Since the killing of Queen Myrrah, and the end of the Locust war in Gears of War 3 back in 2011 it seemed clear that the trilogy would finally come to an end leaving everyone both heart-broken yet satisfied that the story ended with a proper conclusion; however after years of peace and tranquility it would appear that time of peace was unfortunately beginning to run out and a new war was with new enemies was starting to unfold. From runaway soldiers, to rogue robotic soldiers, to creepy human-like crawlers hatching from large cocoons, Gears Of War 4 answers the question, “whats left?” and keeps the story alive with new faces, new enemies all in its own new fashion, but without disrupting the emotions that were carried on from the last installment. But did it do the game justice as to how it extends the game’s plot, or should have we been left with Gears 3’s gut-ranching conclusion that left everyone emotionally relieved?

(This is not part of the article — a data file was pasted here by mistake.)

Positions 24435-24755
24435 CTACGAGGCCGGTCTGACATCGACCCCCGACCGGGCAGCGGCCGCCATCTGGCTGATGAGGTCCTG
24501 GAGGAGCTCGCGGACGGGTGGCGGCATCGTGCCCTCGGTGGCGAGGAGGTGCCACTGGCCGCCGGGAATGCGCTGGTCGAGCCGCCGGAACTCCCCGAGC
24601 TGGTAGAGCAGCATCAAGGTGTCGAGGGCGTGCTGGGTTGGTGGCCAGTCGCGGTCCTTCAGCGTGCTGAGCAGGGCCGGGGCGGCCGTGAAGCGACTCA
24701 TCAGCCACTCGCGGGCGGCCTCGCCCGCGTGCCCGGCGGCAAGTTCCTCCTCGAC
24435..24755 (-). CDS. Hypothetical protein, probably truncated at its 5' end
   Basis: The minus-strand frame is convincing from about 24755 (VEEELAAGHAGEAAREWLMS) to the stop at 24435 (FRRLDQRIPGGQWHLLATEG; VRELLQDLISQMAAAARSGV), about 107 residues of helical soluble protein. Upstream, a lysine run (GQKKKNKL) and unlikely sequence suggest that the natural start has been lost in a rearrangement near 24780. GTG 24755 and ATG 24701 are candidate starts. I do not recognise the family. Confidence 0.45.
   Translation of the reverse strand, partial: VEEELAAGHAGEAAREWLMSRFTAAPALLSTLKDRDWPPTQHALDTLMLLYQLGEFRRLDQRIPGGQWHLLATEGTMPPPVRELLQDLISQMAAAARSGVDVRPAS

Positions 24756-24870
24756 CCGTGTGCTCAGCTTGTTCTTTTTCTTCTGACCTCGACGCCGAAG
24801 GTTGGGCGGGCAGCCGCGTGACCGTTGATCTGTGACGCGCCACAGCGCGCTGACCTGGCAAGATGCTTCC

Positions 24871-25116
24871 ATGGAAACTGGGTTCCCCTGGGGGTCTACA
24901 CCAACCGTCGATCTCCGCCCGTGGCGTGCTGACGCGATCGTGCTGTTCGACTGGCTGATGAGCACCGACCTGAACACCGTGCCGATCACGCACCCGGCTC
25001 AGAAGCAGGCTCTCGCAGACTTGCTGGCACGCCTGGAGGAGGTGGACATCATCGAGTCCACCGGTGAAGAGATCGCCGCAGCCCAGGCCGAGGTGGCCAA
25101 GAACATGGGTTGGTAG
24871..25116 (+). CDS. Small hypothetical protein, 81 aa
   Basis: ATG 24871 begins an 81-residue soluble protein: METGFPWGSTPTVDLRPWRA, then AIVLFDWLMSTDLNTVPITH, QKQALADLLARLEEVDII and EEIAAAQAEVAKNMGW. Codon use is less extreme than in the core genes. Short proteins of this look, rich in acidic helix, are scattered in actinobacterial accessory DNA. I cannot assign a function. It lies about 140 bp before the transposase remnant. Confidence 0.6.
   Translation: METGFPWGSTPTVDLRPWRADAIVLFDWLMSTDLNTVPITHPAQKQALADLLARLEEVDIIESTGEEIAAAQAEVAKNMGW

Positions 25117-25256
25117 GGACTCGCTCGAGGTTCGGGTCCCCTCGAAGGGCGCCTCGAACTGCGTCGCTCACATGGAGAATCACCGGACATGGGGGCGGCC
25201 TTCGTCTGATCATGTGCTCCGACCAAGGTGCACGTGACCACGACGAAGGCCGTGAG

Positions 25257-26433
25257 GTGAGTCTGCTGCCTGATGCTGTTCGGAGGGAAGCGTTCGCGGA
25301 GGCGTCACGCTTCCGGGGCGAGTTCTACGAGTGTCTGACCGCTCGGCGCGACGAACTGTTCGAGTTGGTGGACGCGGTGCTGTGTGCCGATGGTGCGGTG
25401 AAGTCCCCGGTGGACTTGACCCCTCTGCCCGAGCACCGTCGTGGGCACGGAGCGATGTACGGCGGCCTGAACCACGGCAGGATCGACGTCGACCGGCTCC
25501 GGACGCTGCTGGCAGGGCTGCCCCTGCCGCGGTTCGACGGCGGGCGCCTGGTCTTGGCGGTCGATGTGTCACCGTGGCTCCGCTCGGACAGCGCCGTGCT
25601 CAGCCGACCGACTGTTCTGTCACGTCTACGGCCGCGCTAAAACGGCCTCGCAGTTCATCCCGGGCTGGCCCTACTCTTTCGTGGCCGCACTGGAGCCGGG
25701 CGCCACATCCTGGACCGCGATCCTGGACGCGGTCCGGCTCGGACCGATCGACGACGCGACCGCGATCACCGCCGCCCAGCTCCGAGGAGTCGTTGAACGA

Gears of War 4 tries to go back to its roots as it is a dark and grim style game that continues the saga after the end of the Locust war and it’s starts off rather strong, much stronger than the previous games (including Judgment) combined and that’s pretty much the set tone throughout the entire game. From beginning to end there is never a dull moment that leaves you bored, on the other hand there isn’t a lot of information for you to take in through most of the campaign either — at least not till chapter 4 — where then everything soon begins to come together. The story takes place 25 years into the future after the events of Gears 3 where our beloved characters of the past have rebuilt and grown old; Marcus has a son named JD whom he named after to memorialize his fallen brother, Dominic Santiago, Baird owns his own industry of robotic soldiers, and many others who weren’t specified on what they were up to but age is clearly a factor for the most part.